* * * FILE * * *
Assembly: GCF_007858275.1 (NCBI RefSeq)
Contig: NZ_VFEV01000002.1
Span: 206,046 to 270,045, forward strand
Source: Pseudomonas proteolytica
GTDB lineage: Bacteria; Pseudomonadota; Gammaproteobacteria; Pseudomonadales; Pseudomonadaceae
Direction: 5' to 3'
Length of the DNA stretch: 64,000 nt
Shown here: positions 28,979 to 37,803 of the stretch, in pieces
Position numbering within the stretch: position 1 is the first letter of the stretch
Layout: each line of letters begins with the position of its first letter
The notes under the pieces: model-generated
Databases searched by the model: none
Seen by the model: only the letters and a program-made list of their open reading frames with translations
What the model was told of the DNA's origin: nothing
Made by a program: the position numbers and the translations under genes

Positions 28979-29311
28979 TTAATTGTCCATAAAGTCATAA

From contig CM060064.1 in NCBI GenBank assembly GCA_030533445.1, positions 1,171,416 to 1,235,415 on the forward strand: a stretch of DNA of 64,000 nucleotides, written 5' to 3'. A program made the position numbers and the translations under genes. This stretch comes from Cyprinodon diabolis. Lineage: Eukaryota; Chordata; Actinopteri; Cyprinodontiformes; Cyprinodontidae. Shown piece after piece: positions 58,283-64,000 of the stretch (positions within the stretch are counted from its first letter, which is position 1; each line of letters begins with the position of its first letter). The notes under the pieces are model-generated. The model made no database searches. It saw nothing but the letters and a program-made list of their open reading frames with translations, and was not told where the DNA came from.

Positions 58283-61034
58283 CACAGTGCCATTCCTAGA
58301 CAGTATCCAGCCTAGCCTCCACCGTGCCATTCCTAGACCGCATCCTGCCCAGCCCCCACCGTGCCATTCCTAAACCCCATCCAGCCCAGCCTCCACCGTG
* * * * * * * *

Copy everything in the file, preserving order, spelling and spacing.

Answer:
Assembly: GCF_007858275.1 (NCBI RefSeq)
Contig: NZ_VFEV01000002.1
Span: 206,046 to 270,045, forward strand
Source: Pseudomonas proteolytica
GTDB lineage: Bacteria; Pseudomonadota; Gammaproteobacteria; Pseudomonadales; Pseudomonadaceae
Direction: 5' to 3'
Length of the DNA stretch: 64,000 nt
Shown here: positions 28,979 to 37,803 of the stretch, in pieces
Position numbering within the stretch: position 1 is the first letter of the stretch
Layout: each line of letters begins with the position of its first letter
The notes under the pieces: model-generated
Databases searched by the model: none
Seen by the model: only the letters and a program-made list of their open reading frames with translations
What the model was told of the DNA's origin: nothing
Made by a program: the position numbers and the translations under genes

Positions 28979-29311
28979 TTAATTGTCCATAAAGTCATAA

From contig CM060064.1 in NCBI GenBank assembly GCA_030533445.1, positions 1,171,416 to 1,235,415 on the forward strand: a stretch of DNA of 64,000 nucleotides, written 5' to 3'. A program made the position numbers and the translations under genes. This stretch comes from Cyprinodon diabolis. Lineage: Eukaryota; Chordata; Actinopteri; Cyprinodontiformes; Cyprinodontidae. Shown piece after piece: positions 58,283-64,000 of the stretch (positions within the stretch are counted from its first letter, which is position 1; each line of letters begins with the position of its first letter). The notes under the pieces are model-generated. The model made no database searches. It saw nothing but the letters and a program-made list of their open reading frames with translations, and was not told where the DNA came from.

Positions 58283-61034
58283 CACAGTGCCATTCCTAGA
58301 CAGTATCCAGCCTAGCCTCCACCGTGCCATTCCTAGACCGCATCCTGCCCAGCCCCCACCGTGCCATTCCTAAACCCCATCCAGCCCAGCCTCCACCGTG